The idea of testing blood or urine to find markers that help diagnose or treat disease holds great promise. But as technology has improved to allow researchers to examine tiny fragments of RNA, one major problem has led to limited success.
“Different people are using different methods to sequence small RNA, and sometimes getting different results. If it keeps going on like that, it will be hard for the field to make progress,” says Muneesh Tewari, M.D., Ph.D., professor of internal medicine and biomedical engineering at Michigan Medicine.
Tewari’s lab led a group of nine labs across the United States and the Netherlands, brought together through the National Institutes of Health, that sought to solve this problem.
The consortium tested nine different methods for RNA sequencing to understand and standardize the best way to sequence small RNAs. The goal was to create a process that could be reproduced from one lab to the next.
A liquid biopsy relies largely on the ability to sequence small RNA such as microRNA. These tiny cellular fragments can become altered in diseases such as cancer, providing a clue to help spot disease in its earliest stages. But blood or urine contain only a tiny amount of RNA outside of cells, making it challenging to sequence.
“Liquid biopsy for RNA is an exciting new field for diagnostics. But the field needed this kind of consortium to come together, because of the challenge of different methods leading to results that are not reproducible,” Tewari says. He also notes a strength of this work is in bringing together varied expertise, from molecular biologists to computational and bioinformatics specialists.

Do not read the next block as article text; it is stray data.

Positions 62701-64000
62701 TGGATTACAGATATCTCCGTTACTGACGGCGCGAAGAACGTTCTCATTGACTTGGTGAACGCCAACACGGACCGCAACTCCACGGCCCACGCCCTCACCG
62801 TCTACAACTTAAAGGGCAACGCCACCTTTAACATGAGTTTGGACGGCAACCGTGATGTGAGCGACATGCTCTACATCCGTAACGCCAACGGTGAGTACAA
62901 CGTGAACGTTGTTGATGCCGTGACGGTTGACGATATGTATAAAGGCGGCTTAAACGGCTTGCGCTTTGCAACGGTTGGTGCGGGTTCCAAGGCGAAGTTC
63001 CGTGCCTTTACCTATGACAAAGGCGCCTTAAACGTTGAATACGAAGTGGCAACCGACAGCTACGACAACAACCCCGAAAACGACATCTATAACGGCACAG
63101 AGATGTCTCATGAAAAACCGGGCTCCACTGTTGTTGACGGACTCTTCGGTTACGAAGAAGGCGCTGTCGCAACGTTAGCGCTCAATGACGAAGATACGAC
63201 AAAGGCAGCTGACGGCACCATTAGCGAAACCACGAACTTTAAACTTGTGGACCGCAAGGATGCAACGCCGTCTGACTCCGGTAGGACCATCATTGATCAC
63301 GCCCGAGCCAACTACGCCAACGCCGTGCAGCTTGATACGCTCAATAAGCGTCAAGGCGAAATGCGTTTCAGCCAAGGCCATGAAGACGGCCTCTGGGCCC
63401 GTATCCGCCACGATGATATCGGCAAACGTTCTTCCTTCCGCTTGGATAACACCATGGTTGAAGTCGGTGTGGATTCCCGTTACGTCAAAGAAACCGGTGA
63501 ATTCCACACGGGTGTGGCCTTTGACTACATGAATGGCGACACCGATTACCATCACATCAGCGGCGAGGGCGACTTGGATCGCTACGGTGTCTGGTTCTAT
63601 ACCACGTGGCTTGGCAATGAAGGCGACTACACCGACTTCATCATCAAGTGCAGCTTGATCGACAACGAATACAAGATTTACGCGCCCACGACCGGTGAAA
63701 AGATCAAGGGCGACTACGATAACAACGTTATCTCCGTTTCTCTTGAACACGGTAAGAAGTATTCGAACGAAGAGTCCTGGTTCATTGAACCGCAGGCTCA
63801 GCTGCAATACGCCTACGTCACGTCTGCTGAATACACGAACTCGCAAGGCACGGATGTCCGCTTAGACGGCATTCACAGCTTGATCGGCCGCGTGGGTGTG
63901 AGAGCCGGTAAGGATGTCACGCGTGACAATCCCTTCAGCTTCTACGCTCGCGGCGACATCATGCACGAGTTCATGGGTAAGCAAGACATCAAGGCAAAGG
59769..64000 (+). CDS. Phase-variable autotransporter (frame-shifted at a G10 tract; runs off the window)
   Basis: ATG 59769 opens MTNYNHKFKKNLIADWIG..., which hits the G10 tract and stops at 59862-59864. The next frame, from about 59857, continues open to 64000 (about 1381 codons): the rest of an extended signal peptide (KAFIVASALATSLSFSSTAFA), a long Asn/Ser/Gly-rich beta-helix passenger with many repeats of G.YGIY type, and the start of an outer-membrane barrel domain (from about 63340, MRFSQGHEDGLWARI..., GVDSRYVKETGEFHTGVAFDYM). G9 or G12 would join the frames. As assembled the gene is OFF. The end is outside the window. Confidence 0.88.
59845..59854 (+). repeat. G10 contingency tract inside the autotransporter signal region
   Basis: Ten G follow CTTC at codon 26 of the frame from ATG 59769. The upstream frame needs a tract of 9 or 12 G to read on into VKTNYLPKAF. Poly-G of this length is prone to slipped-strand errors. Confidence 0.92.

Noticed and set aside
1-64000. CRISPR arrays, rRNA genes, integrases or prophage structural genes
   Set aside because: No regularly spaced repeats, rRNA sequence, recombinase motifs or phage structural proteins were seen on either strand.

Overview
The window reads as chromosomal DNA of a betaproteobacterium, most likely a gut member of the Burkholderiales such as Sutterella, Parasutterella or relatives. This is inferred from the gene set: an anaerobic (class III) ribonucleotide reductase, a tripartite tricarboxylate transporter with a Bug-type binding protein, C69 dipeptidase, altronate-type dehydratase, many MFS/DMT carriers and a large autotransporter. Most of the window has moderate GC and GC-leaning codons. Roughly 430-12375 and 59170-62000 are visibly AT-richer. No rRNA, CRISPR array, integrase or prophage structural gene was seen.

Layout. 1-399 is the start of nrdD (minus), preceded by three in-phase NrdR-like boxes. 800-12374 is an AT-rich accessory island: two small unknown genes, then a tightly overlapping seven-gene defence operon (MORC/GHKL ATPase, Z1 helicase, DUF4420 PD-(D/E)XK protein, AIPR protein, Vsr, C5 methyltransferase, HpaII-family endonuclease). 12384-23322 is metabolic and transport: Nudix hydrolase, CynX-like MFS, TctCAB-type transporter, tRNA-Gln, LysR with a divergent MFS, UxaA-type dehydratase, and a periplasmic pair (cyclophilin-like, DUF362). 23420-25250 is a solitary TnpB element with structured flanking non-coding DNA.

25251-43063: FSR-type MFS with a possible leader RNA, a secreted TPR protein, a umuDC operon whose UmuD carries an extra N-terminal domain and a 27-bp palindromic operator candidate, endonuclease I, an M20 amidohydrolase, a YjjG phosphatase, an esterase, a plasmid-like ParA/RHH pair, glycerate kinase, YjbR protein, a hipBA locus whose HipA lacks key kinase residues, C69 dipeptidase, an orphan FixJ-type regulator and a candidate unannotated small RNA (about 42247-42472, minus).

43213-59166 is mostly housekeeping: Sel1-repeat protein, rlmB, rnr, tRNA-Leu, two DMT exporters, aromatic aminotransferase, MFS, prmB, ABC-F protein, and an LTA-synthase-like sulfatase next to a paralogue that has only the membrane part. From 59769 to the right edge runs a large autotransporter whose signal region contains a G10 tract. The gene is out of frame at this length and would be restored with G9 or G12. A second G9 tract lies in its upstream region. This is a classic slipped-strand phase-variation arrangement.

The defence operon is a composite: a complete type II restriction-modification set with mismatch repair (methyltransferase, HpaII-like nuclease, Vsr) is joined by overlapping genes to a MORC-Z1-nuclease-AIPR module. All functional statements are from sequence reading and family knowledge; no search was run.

For this study, which is published in Nature Biotechnology, researchers prepared samples identically and sent them across the country for each of the nine labs to analyze.
Each lab used multiple testing protocols to sequence four different samples, including a plasma sample and three synthetic RNA samples. Altogether, they tested nine different sequencing protocols, including four commercially available kits and five protocols developed by the labs. The combined data yielded more than 5 billion sequencing reads.
“We realized that not only different methods produce different results, but also any small change within a given protocol can introduce an important degree of variation. In order to compare results across labs, it is key to use a common and highly standardized protocol,” says lead study author Maria D. Giraldez, M.D., Ph.D., a post-doctoral research fellow in Tewari’s lab.
Researchers found that different methods used for sequencing produced different, often inaccurate, estimates of how abundant any individual marker was. The methods developed by the consortium labs improved the accuracy of these estimates. When RNA sequencing was used to compare the relative amounts of individual microRNAs between different samples, however, all the methods produced accurate and reproducible estimates.
“We found there was not a lot of variability if you used the same protocol across multiple labs,” says study author Ryan Spengler, Ph.D., a post-doctoral fellow in Tewari’s lab. “This means, if you want to coordinate a study between different labs, the key is to keep to the same protocol – whatever it is. Then you can compare your results.”
The analysis lays a foundation to help researchers create standard procedures around their protocols, and positions the field of RNA sequencing and liquid biopsies to move forward.
The researchers have made the synthetic reference material available, which means researchers across the country can run their test and compare results to what the consortium of labs found.
Tewari’s lab is continuing to work on improving the methodology to be more useful for discovering biomarkers.